One of my first sponsors was Pro-Am. They made a complete Tracker knock-off. Then I was riding for Powerflex when Lance Smith asked me to ride for Tracker. The ironic thing is Duane Peters asked me to ride for Indy at the same time, because we both rode Big O skatepark. I didn’t give a shit about image or whatever anyone was saying, so I said, “Give me a set and I’ll try them.” I tried both trucks, and Trackers just worked better for me. My decision to ride for Tracker was based purely on riding them and liking them better than Indys, which were too squirrely for me. I didn’t own a set of Trackers before I got sponsored by Tracker.
Why is Tracker so important to the history of skateboarding?
Tracker was the first true quality skateboard truck. Tracker stepped out of the roller skate era with a truck designed for skateboarding. It all looked professionally done. It wasn’t a shitty baseplate with a decent hanger like Bennett. At the time, the design caught my eye. I liked the simplicity of the smooth hanger. Bennett had a squared-off hanger. Tracker took it to a different design aesthetic. I liked the way they looked. All of the riders who rode them impressed me to no end. Tracker had an amazing team.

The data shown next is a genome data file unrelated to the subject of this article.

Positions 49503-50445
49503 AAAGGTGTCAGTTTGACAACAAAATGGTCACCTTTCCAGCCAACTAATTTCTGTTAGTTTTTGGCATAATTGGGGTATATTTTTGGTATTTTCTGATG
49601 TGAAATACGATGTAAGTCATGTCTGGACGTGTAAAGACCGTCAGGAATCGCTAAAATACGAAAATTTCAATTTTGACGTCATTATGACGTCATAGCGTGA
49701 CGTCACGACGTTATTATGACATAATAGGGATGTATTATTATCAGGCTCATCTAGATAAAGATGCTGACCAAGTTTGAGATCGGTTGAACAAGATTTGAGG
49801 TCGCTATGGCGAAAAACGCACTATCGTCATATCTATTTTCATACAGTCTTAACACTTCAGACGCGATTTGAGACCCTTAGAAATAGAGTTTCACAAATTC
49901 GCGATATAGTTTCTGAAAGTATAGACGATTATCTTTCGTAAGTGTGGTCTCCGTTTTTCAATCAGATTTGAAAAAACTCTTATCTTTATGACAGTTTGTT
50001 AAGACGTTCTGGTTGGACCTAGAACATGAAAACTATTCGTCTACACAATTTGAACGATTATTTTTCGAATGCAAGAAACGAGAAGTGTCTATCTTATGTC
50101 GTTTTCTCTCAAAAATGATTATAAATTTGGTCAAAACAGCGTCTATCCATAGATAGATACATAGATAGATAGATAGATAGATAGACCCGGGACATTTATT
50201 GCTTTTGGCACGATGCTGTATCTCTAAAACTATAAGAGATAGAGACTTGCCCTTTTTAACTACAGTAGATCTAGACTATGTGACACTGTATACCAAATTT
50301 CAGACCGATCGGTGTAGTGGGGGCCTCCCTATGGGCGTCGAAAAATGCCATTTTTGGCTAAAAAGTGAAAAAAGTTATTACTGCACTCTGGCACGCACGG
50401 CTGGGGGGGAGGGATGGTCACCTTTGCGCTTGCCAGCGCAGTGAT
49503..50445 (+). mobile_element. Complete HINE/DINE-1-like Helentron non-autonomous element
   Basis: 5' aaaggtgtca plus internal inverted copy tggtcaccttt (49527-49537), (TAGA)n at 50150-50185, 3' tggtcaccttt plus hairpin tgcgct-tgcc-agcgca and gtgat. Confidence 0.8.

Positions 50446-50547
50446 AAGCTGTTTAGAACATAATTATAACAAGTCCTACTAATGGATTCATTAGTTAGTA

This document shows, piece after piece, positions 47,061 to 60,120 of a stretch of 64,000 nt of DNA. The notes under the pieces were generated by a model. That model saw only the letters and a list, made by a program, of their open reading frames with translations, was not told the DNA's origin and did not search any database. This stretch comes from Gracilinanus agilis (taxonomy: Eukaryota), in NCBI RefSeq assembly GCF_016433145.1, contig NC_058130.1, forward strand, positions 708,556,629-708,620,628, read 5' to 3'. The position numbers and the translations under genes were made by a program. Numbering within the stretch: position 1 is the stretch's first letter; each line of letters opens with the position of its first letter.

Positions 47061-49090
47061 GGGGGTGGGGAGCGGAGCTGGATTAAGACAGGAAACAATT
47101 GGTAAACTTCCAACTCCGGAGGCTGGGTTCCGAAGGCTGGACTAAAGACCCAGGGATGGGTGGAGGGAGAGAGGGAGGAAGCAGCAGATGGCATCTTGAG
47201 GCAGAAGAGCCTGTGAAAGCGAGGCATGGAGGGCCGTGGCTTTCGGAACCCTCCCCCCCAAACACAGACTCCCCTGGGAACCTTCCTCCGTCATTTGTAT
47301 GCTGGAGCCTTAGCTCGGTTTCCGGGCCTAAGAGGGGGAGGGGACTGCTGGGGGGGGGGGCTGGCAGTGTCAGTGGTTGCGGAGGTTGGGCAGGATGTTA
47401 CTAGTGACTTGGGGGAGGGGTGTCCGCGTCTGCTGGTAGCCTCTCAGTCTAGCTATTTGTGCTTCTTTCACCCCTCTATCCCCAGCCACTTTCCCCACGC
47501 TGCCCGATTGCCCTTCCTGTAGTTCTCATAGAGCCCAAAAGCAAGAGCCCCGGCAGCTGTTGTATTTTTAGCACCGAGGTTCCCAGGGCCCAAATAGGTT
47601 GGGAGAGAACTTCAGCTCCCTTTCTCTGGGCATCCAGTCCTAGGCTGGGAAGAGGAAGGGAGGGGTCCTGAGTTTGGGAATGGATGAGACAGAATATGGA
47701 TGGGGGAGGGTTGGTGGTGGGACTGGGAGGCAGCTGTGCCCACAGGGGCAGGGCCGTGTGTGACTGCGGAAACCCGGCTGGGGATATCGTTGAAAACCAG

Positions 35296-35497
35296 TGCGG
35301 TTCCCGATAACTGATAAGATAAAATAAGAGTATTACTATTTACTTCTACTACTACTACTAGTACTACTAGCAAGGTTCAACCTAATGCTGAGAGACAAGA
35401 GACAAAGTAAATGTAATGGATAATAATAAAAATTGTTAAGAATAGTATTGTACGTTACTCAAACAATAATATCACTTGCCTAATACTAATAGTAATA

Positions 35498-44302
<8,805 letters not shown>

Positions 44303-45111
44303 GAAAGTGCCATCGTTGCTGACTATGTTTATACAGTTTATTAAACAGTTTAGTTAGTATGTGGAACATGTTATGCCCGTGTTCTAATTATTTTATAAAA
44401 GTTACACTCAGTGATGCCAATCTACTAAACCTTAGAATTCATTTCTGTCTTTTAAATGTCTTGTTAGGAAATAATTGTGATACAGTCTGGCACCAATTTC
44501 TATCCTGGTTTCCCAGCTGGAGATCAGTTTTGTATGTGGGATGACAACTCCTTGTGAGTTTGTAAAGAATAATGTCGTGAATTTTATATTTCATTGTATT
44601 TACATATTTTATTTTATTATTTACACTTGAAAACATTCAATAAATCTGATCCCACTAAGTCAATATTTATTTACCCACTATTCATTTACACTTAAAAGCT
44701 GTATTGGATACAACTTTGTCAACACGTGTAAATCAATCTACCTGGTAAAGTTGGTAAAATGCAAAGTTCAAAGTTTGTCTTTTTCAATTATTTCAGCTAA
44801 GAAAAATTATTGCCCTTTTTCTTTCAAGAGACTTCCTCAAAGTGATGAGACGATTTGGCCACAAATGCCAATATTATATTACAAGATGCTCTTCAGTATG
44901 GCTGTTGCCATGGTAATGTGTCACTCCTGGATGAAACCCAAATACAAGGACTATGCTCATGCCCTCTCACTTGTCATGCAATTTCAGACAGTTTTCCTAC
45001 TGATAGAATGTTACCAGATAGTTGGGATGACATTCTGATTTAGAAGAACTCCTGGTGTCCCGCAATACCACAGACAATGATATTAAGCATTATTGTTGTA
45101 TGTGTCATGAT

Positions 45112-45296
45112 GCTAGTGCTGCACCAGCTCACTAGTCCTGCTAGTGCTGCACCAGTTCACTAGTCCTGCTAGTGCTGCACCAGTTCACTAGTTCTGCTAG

Do you recall any memorable times with the Tracker team?
Most of my memories are from when I considered myself an older, washed-up guy. I was working with you at TransWorld and riding for Blockhead. I wasn’t Tony Hawk, you know what I mean? I wasn’t the guy they called for, saying, “We need Jim Gray here for a demo.” I got that, I always knew that. I was lucky enough as it was to get to go to the contests and ride with those guys. Someone had to get 30th place so someone else could win.
You were usually in the top 15.
I was there, I knew I belonged there, and I earned my way there, but part of it was I had all of those other interests. I wanted to go work on the wheels, I wanted my real estate license, I wanted those things. Most of the guys I grew up with were happy skating eight hours a day. I loved skateboarding, but I loved doing something else, too. I tried a trick once or twice, and if I didn’t make it, I just moved on. Those other guys would work at it, but I didn’t have the patience for that. I’m too ADD. I always wanted to do too many things. I was never part of the clique of skateboarding.